Every year, I try to put out a list of the top 10 or so books that I’ve read and would recommend to others. This year leans hard on the “or so” side of things.
I’ve given a few sentences for each book, explaining the benefit I found in them. It’s far short of an actual review, but should give you a decent idea if it’s a book you’d enjoy, too.
Pick one or two up for the new year. And Merry (early) Christmas!
God of All Things, Andrew Wilson
I am recommending two books by Andrew Wilson. He is an author that I have only recently become familiar with. His book God of All Things is a delightful, creative look at different physical images in the Bible that God uses to describe himself, his work in our lives, or aspects of the Christian life. Wilson’s insights are deeply biblical and have really enhanced how I see the physical world. It is also an incredible Bible study on its own, as Wilson truly shows the sacramentalization of nature.
Most of us in the West are used to world histories that are presented from the Western perspective, with what happens in and around the Western world comprising the center of history. This book, however, puts Islam at the center and shows you how Muslims look at many of the same events. Ansary tries to be nonpartisan, as he is not really a fully practicing Muslim. But, unsurprisingly, as I’m not a Muslim, there are definitely many perspectives in here with which I would not fully agree. Still, it is a fascinating project.
Praying Like Monks, Living Like Fools, Tyler Staton
This is one of the best devotional books I have read this year. I know that if you’re like me, you probably feel like you’ve read enough prayer books; that everything that needs to be said about prayer has already been said. The issue now is not knowledge but putting it into practice. But Staton’s book was different for me. He really showed me how we encounter the heart of God in prayer, and he used several biblical stories to teach about prayer that I have never considered.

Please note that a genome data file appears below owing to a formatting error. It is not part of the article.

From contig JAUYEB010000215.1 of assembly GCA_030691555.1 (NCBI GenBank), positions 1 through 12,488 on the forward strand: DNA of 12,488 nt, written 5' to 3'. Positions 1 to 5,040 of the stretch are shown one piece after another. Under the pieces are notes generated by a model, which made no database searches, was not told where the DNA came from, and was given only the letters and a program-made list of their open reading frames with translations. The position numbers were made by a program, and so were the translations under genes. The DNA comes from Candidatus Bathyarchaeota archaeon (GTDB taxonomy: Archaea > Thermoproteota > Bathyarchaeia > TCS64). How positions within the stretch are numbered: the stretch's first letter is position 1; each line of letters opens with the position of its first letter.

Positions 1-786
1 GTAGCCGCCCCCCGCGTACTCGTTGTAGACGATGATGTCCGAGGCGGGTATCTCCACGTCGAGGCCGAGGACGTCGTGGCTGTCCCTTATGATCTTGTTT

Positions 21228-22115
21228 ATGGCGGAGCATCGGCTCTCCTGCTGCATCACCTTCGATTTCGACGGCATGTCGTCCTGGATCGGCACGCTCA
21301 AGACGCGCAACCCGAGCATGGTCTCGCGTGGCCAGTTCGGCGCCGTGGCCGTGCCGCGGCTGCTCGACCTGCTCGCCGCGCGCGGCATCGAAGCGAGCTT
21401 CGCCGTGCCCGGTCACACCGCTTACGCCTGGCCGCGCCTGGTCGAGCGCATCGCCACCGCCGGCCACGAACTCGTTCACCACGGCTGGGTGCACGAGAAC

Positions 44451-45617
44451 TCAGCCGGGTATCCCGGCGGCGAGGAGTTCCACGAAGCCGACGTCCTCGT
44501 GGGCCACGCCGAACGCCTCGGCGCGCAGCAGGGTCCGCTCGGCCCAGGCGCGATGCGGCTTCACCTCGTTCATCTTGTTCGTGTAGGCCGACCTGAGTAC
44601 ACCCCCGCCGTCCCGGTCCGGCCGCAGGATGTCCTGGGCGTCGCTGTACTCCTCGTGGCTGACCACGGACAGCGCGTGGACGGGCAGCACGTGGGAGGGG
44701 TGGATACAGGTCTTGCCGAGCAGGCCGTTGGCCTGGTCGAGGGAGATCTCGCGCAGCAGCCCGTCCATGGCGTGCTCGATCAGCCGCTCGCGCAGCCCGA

Preaching That Moves People, Yancey Arrington
This is the preaching book that you desperately needed to read but nobody recommended in seminary. It assumes the theological and exegetical nature of preaching and talks about the craft of putting together a sermon. As Arrington points out, many sermons are theologically and exegetically sound, but they bore people or fail to move them. He helps you understand when it’s time to move on to another point and how to have greater impact by using less and more focused content. The image that guides the whole book is skiing down a mountain. Arrington uses this image to show us how many times when our people need us to “get down the mountain,” we are zig-zagging back and forth instead of picking up a little speed.
Timothy Keller: His Theological and Spiritual Formation, Collin Hansen
This is a well-written biography about one of Christian history’s most important men, probably one of the top three most influential men in my life.
Precious Remedies Against Satan’s Devices, Thomas Brooks
Whether you are in full-time ministry or not, I heartily suggest mixing in a couple Puritan books in your year’s digest of reading. The Puritans had a way of analyzing the intersection of the spiritual realm and the human heart in ways most of us never consider today. This is both a fascinating and heart-revealing book.
Critical Dilemma, Neil Shenvi and Pat Sawyer
I am delighted to have these two brothers as a part of our church, and this is an excellent, comprehensive purview of Critical Race Theory and its dangers to societal conversations. Shenvi and Sawyer are fair and even charitable with Critical Race Theory, pointing out some of the helpful questions that it has raised. But they are very clear on both its anti-Christian origins and the damage of its (ahem) uncritical applications. If you want to read one book on Critical Race Theory that would catch you up on the discussion and equip you to engage it, I believe this would be that book.
Becoming Elisabeth Elliot and Being Elisabeth Elliot, Ellen Vaughn
Elisabeth Elliot is one of my all-time favorite heroes. These books not only inspired me, but they humanized her in a way that the evangelical world desperately needs to understand. Some things in them I found disappointing and some things quite disturbing. But even as I came to reckon with Elliot’s shortcomings, the profound things her life stood for—absolute commitment to the Great Commission, trust in the sovereign wisdom of God, and obedience above all—showed through these books in both her most virtuous moments and her weakest ones.